A few months ago, a customer contacted us with a problem that seemed to be related to WCF. As it turned out, its roots were deep within the CLR…
The error was indeed thrown by WCF: it was a System.ServiceModel.CommunicationObjectAbortedException: “The communication object, System.ServiceModel.Channels.HttpChannelFactory+HttpRequestChannel, cannot be used for communication because it has been Aborted.” There were two factors that made this error mysterious, right from the beginning:
1. Issue appeared only in release build, and there it was pretty consistently reproducible. Debug build didn’t exhibit this behavior.
2. The exception was thrown during the first call through a properly created WCF channel on the client-side. Why would its underlying channel be aborted?
Repro on the rescue
Fortunately, I could reproduce the problem on my machine with customer’s application. At the first glance, it wasn’t obvious what’s happening: in one single (but complex) line of code, among many other things, this particular HttpRequestChannel also got created somewhere deep in WCF, but when preparation was complete to issue the call – still on the same line – the HttpRequestChannel was already aborted.
It was a really long line: first, it called a function that created a WCF Channel via a few function calls, and put it into a templatized wrapper type, implementing IDisposable. Once this type was returned, its member function was called, to obtain the ServiceContract’s interface for the channel. On this interface, an actual method was called with some parameters.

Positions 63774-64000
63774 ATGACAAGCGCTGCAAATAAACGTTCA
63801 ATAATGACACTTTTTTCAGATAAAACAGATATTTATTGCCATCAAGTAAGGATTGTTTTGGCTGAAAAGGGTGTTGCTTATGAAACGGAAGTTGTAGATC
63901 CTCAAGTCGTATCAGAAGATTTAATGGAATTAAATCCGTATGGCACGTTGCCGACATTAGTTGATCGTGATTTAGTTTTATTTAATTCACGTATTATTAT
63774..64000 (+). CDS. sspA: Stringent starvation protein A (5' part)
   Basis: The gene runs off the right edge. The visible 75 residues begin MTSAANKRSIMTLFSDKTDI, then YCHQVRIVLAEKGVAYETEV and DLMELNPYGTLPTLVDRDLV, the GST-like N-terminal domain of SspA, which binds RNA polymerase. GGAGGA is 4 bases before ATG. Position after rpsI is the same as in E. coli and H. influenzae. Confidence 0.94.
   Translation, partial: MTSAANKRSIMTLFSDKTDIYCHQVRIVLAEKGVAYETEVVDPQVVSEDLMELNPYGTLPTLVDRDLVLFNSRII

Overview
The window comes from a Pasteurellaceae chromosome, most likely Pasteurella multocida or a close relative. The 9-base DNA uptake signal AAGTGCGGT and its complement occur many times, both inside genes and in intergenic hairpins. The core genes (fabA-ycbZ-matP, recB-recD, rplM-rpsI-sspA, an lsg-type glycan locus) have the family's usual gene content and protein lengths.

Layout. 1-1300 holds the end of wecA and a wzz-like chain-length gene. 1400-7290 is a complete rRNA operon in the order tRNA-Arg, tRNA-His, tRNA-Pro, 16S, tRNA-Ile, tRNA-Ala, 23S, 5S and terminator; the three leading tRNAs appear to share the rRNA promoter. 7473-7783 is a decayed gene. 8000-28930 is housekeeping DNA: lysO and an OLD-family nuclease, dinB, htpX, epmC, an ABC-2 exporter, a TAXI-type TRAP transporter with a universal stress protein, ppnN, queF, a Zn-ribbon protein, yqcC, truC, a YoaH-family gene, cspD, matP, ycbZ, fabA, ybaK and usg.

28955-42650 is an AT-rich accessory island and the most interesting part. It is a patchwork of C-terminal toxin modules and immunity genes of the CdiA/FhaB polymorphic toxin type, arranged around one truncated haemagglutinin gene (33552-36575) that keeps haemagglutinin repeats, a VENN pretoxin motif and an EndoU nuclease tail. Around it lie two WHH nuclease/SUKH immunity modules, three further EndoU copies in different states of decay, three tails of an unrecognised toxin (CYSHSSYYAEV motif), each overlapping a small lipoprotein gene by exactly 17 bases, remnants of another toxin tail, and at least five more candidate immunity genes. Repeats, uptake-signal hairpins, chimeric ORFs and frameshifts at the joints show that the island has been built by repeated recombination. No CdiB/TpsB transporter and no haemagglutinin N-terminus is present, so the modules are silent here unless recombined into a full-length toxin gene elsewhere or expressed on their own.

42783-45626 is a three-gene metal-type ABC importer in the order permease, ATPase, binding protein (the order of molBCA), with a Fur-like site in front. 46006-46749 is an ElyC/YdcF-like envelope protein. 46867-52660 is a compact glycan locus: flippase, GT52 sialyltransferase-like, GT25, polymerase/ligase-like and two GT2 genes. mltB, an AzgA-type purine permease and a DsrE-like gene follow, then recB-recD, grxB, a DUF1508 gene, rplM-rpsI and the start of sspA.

So I wanted to find out who’s aborting the HttpRequestChannel. It was called from, System.ServiceModel.ICommunicationObject.Close, which in turn got called by customer’s templatized wrapper. This was where things got more interesting. Obviously, this call must have happened on a different thread then the one executing that single line of code. But which thread? It wasn’t hard to find out from the call stack: it was the finalizer thread.
Now the picture cleared out. The debugger showed that the wrapper object wasn’t rooted anywhere. So indeed it was a candidate for GC, and because WCF channel creation is a heavy-weight operation, it did induce GC. With debug build, the compiled IL code looks to be more conservative and puts these things into “temporary variables” on the stack.
But why wasn’t this object rooted on the stack at least?
Because it was a temporary result of expression evaluation. This makes sense, since only parameters, locals and call addresses are stored on the stack, but no temporary objects (unless we’re in debug build). Still it surprised me that temporaries are not preserved at least until the evaluation of the current expression finishes. C++, for example, guarantees that destructors won’t be called until the expression evaluation completes.
However, managed code is different. I learnt from a developer on the CLR that such temporaries are not guaranteed to remain alive. Most of the time, of course, you don’t need to count with such side-effects. However, be aware that GC is non-deterministic and everything that is not rooted can be eliminated at any time. Knowing this can help tracking down insidious bugs like this.